Many, many pages have been published on programmer psychology. Here is my own boiled down summary of what I think are the salient points:

1. Getting people to agree on what "good software" is goes a long way towards being able to cohesively work together.

In my view:

2. Programmer Psychology in a Nutshell:

A certain form of survival dominates a lot of programmer psychology.

Comfort zone and workflow are everything.

3. Team playing and leadership are all about getting past the cognitive dissonance of other's (often less than perfect) programming styles and design approaches - in order to get the job done in a finite timeframe.

"'s such a large project... There will be so many people involved, each with authority, each wanting to exercise it in one way or another".

People generalize based on predisposition, education and experience, and it's only natural to want things YOUR way so YOU can more easily understand them (Everyone does this. I admit I do). And when we're looking for help we'd all like to find a clone of ourselves. But in my time as an IBM Team Leader, under schedule and budget pressure, I learned to back off and only insist on two things from my team's coding: (i) that the code work, and (ii) that someone (anyone!) else can follow (but not necessarily agree with) its internals and act as a support backup.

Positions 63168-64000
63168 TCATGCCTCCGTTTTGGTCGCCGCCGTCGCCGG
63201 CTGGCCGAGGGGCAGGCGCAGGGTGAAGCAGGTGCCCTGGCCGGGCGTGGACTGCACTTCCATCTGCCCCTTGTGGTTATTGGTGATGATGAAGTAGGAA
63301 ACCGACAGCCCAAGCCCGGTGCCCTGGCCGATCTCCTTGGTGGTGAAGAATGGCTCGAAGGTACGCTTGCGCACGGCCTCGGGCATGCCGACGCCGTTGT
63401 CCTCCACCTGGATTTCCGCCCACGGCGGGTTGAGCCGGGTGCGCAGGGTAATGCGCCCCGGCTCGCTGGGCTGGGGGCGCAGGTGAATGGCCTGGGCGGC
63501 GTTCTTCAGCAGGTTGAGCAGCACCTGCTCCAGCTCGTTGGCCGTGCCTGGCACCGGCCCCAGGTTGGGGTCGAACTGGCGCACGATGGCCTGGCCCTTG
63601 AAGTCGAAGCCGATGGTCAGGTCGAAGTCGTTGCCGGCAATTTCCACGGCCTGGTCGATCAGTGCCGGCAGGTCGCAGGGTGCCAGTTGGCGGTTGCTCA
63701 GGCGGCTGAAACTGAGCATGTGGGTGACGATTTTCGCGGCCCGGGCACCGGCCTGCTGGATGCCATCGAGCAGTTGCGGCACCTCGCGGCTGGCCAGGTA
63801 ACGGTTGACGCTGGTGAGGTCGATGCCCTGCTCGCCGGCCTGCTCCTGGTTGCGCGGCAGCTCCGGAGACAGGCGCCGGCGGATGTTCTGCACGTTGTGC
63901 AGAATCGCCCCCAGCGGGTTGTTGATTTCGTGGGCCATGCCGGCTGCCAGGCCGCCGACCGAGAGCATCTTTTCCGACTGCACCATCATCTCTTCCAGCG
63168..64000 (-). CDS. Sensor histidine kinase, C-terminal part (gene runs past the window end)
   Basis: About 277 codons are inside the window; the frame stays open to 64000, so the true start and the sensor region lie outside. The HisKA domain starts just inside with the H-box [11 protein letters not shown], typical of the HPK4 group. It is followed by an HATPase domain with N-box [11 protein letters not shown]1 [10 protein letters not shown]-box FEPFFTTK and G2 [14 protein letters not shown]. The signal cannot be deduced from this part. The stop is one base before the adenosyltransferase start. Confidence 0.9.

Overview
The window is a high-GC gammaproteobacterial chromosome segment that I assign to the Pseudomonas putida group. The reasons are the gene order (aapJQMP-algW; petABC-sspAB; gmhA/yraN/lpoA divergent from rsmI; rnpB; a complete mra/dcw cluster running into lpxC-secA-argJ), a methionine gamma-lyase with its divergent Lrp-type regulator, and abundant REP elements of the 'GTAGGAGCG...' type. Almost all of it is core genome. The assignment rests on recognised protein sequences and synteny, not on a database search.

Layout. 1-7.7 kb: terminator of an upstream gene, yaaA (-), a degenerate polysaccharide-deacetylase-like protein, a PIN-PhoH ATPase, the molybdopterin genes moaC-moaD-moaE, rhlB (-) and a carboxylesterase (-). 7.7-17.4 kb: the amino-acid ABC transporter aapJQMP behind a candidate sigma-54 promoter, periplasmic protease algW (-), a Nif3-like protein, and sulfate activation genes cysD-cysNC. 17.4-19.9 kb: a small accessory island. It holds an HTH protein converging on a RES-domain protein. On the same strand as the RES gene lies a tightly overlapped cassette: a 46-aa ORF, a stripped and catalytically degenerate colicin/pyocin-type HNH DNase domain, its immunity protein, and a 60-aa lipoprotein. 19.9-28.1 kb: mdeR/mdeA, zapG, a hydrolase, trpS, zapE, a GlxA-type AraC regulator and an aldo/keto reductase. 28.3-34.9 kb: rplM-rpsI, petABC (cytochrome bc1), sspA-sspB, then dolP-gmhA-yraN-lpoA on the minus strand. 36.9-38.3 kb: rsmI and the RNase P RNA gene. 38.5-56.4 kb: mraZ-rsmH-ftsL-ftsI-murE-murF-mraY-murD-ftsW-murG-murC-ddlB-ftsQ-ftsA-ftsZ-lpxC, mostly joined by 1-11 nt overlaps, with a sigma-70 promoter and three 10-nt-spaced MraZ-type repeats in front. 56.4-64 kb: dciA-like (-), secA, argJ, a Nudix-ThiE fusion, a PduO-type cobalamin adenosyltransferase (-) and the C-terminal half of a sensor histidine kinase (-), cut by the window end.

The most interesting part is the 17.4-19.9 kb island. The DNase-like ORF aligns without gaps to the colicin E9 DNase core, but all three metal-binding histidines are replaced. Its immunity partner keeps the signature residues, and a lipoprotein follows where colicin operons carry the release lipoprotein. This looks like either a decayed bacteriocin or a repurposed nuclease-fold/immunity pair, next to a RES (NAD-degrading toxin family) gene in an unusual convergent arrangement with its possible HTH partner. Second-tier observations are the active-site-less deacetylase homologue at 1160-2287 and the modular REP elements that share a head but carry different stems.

4. The more your computer training, the more abstractly you approach problems